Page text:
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June 1984

Perfluorocarbon Infusion in Bleeding Patients Refusing Blood Transfusions

Author Affiliations

From the Departments of Surgery (Drs Waxman and Mason) and Anesthesiology (Drs Tremper and Cullen), University of California at Irvine, Orange.

Arch Surg. 1984;119(6):721-724. doi:10.1001/archsurg.1984.01390180083014

• Six severely anemic surgical patients who refused blood products were treated with a perfluorochemical (PFC) emulsion (Fluosol-DA 20%). When these patients received high inspired oxygen concentrations, the emulsion resulted in moderate increases of arterial oxygen content but considerable increases of oxygen consumption, suggesting improved microcirculatory oxygen distribution. The mean ± SD percentages of consumed oxygen transported by dissolved oxygen in PFC and PFC plus plasma emulsions were 22%±5% and 60% ±12%, respectively. Several adverse clinical effects were seen, however, including transient decreases in leukocyte counts, hypotension, and abnormal hepatic and pulmonary function.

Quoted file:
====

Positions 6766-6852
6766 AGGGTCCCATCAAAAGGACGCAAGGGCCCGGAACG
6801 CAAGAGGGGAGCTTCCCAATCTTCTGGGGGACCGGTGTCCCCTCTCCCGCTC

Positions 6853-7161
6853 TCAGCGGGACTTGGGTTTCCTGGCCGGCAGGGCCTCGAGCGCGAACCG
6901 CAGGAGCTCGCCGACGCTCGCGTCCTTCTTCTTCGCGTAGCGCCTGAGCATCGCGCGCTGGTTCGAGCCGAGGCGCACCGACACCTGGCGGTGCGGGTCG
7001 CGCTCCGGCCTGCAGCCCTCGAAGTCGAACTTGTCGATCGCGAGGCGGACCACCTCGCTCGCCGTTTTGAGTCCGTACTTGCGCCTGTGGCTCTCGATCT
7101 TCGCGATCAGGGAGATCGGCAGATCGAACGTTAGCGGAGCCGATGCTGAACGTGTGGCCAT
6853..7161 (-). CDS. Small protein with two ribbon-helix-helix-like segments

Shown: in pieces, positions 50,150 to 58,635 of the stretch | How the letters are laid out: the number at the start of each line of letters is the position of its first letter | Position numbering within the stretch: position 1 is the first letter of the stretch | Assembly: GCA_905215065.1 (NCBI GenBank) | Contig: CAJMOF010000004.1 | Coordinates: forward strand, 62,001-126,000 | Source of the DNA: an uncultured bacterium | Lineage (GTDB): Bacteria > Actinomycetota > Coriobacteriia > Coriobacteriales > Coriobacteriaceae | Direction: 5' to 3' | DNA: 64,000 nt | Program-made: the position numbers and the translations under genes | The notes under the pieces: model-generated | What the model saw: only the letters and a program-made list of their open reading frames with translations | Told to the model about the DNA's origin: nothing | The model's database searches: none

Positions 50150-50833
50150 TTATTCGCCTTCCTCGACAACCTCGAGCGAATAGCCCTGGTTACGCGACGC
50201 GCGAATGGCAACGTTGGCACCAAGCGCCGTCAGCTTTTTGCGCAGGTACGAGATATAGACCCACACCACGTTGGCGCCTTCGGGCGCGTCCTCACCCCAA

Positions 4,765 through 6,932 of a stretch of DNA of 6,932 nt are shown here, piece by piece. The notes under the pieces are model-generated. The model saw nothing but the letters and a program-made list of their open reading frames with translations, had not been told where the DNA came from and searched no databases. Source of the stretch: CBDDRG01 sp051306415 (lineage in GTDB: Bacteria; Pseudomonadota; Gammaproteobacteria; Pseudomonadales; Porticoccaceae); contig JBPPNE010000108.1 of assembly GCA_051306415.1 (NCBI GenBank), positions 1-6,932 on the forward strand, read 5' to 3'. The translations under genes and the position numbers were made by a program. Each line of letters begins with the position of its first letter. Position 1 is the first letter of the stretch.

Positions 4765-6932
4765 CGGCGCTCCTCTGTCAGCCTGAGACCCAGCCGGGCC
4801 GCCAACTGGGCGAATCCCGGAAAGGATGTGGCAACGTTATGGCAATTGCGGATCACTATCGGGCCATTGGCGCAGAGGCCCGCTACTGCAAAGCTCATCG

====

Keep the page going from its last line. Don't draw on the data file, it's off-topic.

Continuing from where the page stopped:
(Arch Surg 1984;119:721-724)